“Or I shoot you,” Dean adds without changing expression, but Castiel can sense a dangerous stillness beneath his calm, watchful and waiting for nothing more than a single misstep. “Ten years or now: this story ends the same either way, and you’re the only one who cares how long it takes to get there.”
Kyle isn’t completely stupid; staring at Dean fixedly, he starts to tremble, bewilderment and terror fighting for supremacy before human instinct takes the decision from his hands. He starts to back away, turning toward the jeep but is unable to stop himself from glancing back and trips over Micah’s body. Landing in a messy sprawl, he sits up and stares at the ruins of Micah’s throat before scrabbling desperately backward and finding his feet, makes for the other jeep at something just short of a run.
Dean watches him expressionlessly, fingers flexing on the hilt of his gun until he holsters it when Kyle’s inside. Resting a hand on Castiel’s back, he urges them into a slow walk. “Jeremy, start it up,” he yells.
“Can I drive?” Jeremy calls back, and while still pale, he seems well; Castiel makes a note to speak to him later, perhaps over a meal. That works very well with Dean, he’s discovered, and it would also assure Jeremy remains in his line of sight for the foreseeable future.
Dean looks at Castiel suspiciously. “Who taught him to drive?”
“I did.” For some reason, Dean looks alarmed. “He’s very good.”
“I’m driving,” Dean decides, eyes going to Alicia, frighteningly still in his arms. “It’ll be okay, promise.”
Alicia’s fingers tighten on Castiel’s shoulder. “How would you know,” is muffled but audible against his coat.
“Sam told me.” He nods to Joelle as she opens the back door and Castiel eases inside with Alicia in his arms, and she gets in behind them, shutting the door. “You got shotgun,” he tells Jeremy, who sighs and moves to the passenger side as Dean climbs in. Getting out the hand unit, he slides the earpiece into place. “This is Dean of Chitaqua; who is this?” He pauses, mouth tightening. “Got it. Meet us at the West Gate; any of them try to run, shoot ‘em. And get me Manuel.” Looking at Alicia in the rearview mirror, he says, “We’ll drop you off at Headquarters with—”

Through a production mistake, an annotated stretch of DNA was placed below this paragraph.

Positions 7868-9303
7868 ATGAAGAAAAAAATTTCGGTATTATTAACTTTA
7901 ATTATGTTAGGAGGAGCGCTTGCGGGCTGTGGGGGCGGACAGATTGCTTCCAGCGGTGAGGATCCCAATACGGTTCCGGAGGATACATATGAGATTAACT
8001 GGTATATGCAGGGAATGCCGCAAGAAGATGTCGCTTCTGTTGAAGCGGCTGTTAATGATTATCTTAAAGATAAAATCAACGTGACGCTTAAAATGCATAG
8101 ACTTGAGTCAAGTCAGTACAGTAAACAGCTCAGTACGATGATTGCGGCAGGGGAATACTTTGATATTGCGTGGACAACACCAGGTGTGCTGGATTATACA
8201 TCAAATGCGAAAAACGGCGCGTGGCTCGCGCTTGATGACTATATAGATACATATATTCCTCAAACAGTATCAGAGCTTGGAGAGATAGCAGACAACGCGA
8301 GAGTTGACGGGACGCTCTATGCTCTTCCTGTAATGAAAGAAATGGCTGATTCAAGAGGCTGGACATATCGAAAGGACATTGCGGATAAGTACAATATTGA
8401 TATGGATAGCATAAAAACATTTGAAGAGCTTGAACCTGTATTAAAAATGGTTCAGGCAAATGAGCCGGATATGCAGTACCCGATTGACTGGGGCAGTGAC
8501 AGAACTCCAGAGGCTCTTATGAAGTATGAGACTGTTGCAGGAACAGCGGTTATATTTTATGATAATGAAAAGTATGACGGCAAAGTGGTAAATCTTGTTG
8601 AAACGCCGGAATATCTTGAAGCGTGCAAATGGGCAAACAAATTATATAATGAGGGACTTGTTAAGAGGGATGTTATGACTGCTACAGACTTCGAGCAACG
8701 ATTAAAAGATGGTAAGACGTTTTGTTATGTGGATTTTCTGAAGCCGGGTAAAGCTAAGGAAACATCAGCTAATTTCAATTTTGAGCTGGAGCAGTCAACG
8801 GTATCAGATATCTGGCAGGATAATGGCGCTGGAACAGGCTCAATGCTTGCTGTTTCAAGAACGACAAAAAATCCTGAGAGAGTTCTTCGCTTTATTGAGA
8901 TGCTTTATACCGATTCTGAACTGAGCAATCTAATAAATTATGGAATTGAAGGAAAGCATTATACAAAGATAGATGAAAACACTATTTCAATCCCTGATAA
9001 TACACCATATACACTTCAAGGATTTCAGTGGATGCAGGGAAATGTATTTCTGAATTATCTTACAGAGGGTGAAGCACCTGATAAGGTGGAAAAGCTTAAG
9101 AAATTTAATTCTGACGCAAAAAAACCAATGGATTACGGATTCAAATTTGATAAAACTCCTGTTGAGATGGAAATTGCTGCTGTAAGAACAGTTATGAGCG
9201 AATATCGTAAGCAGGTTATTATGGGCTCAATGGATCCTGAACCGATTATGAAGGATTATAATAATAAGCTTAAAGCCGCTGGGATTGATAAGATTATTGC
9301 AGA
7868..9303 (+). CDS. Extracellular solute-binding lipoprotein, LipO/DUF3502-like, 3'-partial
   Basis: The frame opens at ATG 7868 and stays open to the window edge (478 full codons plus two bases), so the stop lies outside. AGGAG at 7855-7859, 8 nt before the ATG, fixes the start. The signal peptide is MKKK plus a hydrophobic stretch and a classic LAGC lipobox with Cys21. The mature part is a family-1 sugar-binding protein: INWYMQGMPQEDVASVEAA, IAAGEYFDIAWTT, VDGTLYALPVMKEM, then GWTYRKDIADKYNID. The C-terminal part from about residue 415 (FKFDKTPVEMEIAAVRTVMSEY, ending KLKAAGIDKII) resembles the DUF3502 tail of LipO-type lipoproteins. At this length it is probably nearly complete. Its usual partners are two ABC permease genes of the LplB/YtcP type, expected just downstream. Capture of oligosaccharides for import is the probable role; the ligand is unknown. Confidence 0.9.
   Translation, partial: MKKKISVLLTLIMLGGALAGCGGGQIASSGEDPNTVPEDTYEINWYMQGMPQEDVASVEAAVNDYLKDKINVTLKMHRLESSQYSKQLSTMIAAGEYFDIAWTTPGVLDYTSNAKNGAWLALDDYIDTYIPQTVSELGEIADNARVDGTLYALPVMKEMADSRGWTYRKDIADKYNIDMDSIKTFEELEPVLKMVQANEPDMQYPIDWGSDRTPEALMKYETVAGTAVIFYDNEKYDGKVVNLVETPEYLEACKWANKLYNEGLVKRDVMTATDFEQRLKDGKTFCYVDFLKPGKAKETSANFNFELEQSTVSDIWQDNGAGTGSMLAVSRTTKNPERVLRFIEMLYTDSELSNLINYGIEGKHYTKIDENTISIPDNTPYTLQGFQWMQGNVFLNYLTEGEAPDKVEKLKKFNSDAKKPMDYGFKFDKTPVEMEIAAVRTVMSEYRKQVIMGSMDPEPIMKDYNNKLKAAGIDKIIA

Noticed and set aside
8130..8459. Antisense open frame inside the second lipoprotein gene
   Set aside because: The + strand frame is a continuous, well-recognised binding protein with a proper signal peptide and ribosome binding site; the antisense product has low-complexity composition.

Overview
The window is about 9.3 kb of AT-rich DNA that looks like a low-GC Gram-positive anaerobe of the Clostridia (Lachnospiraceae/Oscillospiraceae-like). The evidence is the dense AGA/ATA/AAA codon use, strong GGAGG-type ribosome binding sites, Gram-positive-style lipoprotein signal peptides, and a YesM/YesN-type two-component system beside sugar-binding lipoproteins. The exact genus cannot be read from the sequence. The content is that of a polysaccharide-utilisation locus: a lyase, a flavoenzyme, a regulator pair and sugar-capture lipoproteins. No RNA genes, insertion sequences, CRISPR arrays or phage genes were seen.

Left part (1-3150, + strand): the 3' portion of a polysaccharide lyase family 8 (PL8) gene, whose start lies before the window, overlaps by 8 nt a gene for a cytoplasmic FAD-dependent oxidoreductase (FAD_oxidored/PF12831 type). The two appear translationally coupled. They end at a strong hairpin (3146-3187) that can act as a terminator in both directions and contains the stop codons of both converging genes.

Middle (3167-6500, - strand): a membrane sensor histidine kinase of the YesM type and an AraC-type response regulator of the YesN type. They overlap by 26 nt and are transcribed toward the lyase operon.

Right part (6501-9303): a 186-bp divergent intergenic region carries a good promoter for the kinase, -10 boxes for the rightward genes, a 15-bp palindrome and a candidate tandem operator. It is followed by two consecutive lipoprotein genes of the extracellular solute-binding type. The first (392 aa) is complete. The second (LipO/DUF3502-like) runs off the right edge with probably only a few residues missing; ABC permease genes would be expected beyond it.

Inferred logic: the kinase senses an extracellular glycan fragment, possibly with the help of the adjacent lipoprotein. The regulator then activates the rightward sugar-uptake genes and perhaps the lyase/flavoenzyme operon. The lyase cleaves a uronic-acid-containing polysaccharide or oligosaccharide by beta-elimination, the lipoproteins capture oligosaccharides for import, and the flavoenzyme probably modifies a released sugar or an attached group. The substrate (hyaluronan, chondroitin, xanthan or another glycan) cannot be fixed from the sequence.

“I’m okay,” she says tiredly, lifting her head. “Mortuary, right?”
At the buzz from the hand unit, he starts to answer, then hesitates. “You don’t have to—”
“I do,” she says. “For Andy.” Then, with a catch in her voice, “And for Cathy.”
Dean isn’t surprised that after a murmured word to Alicia, Cas is the first out of the jeep, nearly vibrating with restrained paranoia as he escorts Jeremy and Joelle into Headquarters and (on a guess) directly into Kamal’s startled custody with what is probably a honest to God frightening order to not let them out of his sight.
When he returns, Dean checks his expression in the rearview mirror and can’t stop himself from asking, “So what did Kamal say?”
“He’ll throw himself physically upon them if they should try to move more than three feet away from him,” Cas says absently. “Kara is seeing to their injuries and will send to the infirmary if further medical attention is needed.”
Assuming anyone’s available, that is.
When they reach the mortuary, Joe and Manuel are waiting outside, Joe adding an accusing glare Dean can feel as he parks on the opposite side of the street and gets out. Opening the back door, he hesitates. “Alicia…” He’s not sure what to add after that. “Stay behind Cas, okay?”
She nods, and if she’s not entirely steady on her feet, she’s walking at least. It feels like miles to cross the street, going between the two parked jeeps, each with two members of the Souls For Sale club bent over the hood, disarmed and surrounded by grim teams who didn’t bother pretending to play nice: Lee’s got Kat and Cathy, while Anyi’s keeps close watch on Carol and Kyle. Cathy’s crying, while Carol and Kyle have the good sense to keep their mouths shut (though Kyle’s expression says he’s starting to work out how much he’s fucked up), but Kat makes up for it, alternating between demands and pleading, and the fact Jane’s hovering right behind her tells him Kat’s not being gracious here.
Manuel extends a hand and pulls him into a surprising hug. “I heard about Gary,” he says quietly. “After this morning, we should have put a watch on Cathy—”